My wife Brittney and I knew early in our relationship that we were interested in adopting from the foster care system. I’m a teacher of students with social, emotional, and learning differences, and she is an administrator at a local university. Health issues would have made it difficult for her to get pregnant but not impossible, and we never really had any hangups about wanting to have a child biologically. Rather than go bonkers with trying to conceive naturally, we always talked about adoption. We wanted to share our awesome lives with a tiny human, and sometime after our wedding we started the ball rolling on the foster to adopt plan.
I think the first real step we took was just attending an info session for people thinking about adoption. There were about seven or eight couples in a room. Two very nice ladies talked about the steps that we’d need to go through and some of what we might expect. If we’re being honest, most of the process was a lot of hurry up and wait. We waited a few months to have a visit at our apartment with a social worker. She asked half a billion questions, but it seemed like she was cool with us. Months later we were placed in a class. You get to know a lot about yourself in those classes, and they do a good job of scaring the hell out of you. They also help you to learn what exactly you’re hoping for from the process. We hashed out our situation with a group of strangers and came down to the realization that we were hoping for a little lady of any race and somewhere between the ages of 2 and 5.
When the class was over, we had a few home study visits where they asked us a few billion more questions, most of which we’d already answered. We started going to Jordan’s Furniture adoption events. They were super awkward. It was a lot like speed dating for kids, but whatever… we met a bunch of social workers, which we knew we’d need to find a kiddo. Also, there was free ice cream.
Around this time, we also started obsessively checking the MARE website. That was less awkward. We’d both randomly shoot out texts with pictures of cute kiddos to each other. When Grace’s profile popped up, we both kind of freaked out. She was the first kid we both felt super passionate about looking into. My wife emailed our social worker and tried to get into contact with Grace’s. After a few weeks we assumed she was snatched up by someone else, but we kept inquiring about the tiny blonde girl. A month after our initial inquiry, we were asked if we were interested in going to a disclosure meeting about her! Someone thought we’d make a good match. At the meeting we learned Grace was a stubborn, talkative, little 3-year-old girl. This description turned out to be a huge understatement. She is literally the most talkative person I’ve ever met. They gave us a bit of background information about her biological family and in particular her biological brother, John, who was also up for adoption. Some issues made a sibling pairing for one family to take them both impossible. We were encouraged to keep up a relationship with John. She was legally freed making her already available for adoption. We were told to take a night and think it over, but we knew then that we were going to move forward with Grace.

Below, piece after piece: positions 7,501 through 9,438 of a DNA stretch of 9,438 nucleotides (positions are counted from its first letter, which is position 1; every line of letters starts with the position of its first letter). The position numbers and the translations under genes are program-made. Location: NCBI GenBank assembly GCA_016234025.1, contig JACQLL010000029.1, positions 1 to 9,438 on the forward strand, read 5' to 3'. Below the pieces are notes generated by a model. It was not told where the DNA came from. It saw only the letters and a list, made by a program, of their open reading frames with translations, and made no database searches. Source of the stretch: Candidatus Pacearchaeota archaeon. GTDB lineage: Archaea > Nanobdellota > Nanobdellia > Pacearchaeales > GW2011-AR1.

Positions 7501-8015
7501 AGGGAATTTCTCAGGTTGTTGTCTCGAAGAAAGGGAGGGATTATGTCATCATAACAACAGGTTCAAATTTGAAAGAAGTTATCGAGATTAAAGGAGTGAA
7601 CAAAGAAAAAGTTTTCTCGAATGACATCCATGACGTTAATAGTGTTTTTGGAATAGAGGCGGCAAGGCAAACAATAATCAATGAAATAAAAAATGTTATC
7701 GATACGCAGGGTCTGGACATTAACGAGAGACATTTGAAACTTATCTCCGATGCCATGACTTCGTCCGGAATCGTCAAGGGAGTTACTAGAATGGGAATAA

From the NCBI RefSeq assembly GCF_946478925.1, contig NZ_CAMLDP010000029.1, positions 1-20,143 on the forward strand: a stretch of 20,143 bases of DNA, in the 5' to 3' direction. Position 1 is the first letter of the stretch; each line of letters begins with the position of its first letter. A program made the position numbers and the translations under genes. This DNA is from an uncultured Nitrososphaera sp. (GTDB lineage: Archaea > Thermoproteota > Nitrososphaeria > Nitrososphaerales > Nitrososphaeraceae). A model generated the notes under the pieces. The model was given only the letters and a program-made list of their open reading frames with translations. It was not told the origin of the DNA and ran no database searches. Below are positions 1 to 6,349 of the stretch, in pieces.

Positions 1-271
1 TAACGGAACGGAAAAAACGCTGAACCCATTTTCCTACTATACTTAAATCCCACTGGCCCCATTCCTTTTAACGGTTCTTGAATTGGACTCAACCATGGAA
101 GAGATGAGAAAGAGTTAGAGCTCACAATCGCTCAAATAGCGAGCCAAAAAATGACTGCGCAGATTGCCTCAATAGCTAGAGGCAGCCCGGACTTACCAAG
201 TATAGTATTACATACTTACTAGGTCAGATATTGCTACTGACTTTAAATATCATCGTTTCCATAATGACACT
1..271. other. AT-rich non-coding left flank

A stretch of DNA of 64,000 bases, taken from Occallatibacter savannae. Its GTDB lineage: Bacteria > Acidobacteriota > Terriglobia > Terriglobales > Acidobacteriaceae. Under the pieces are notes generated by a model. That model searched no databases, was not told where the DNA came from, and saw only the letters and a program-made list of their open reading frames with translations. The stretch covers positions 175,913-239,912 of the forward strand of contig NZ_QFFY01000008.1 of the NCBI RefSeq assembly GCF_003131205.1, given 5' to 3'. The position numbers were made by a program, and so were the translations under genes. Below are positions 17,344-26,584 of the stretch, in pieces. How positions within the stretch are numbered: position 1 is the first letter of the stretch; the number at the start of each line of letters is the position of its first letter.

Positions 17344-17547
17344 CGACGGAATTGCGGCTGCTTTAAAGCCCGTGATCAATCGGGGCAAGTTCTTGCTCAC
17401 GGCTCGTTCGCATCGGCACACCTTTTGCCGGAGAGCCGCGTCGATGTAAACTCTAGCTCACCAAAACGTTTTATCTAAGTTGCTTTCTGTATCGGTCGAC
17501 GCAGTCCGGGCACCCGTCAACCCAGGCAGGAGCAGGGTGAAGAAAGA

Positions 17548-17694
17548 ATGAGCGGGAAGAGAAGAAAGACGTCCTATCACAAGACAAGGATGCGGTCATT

Brittney made a lovely picture book with our extended family, pictures of our dogs, her new bedroom, and the rest of our apartment, for Grace to look at before we met her. The day we met we were obviously super nervous. She’d been with the same foster mom her whole life, and by all accounts, that woman had given Grace a wonderful life. There was no preparation we could’ve done for this part. When we walked up the stairs to the foster mom’s apartment, I worried that this had all moved way too fast. (Despite it having taken over a year of paperwork, classes, and countless meetings.) The second we walked in, Grace threw her arms around my leg and screamed “Hi new mommy and daddy!!!” I didn’t know what I expected, but that wasn’t it. Any awkwardness was eliminated by the fact that she is just about the most precocious human alive. She jumped in my lap within ten seconds of meeting me.
It has been a little over a year since that meeting. It hasn’t been anything like what we expected. We have grown together so much since that first day. It’s a lot of hard work. We potty trained, watched Frozen, got through the passing of a beloved dog, watched Frozen, started new schools and jobs, watched Frozen, visited with John and his new pre-adoptive parents a bunch, watched Frozen, traveled a bit, watched Frozen, and somewhere along the line became a family. I feel so lucky for how things have worked out. This was one of the hardest things I’ve ever done, and I’d do it all over again a thousand times for this family.
Sean Milligan is an adoptive parent and a teacher of students with social, emotional, and learning differences, who’s parenting style can best be described as a hot, loving mess. Brittney is an event coordinator for a local university, and is generally playing the adult in the room to both her strong willed daughter and man-child husband. Grace is a 4 four year old tiny person that has never been in a room in which she was not the loudest person there. She enjoys painting, chicken nuggets, and the new Muppet Babies. They live with two goofy pups in an apartment that just barely contains the chaos within.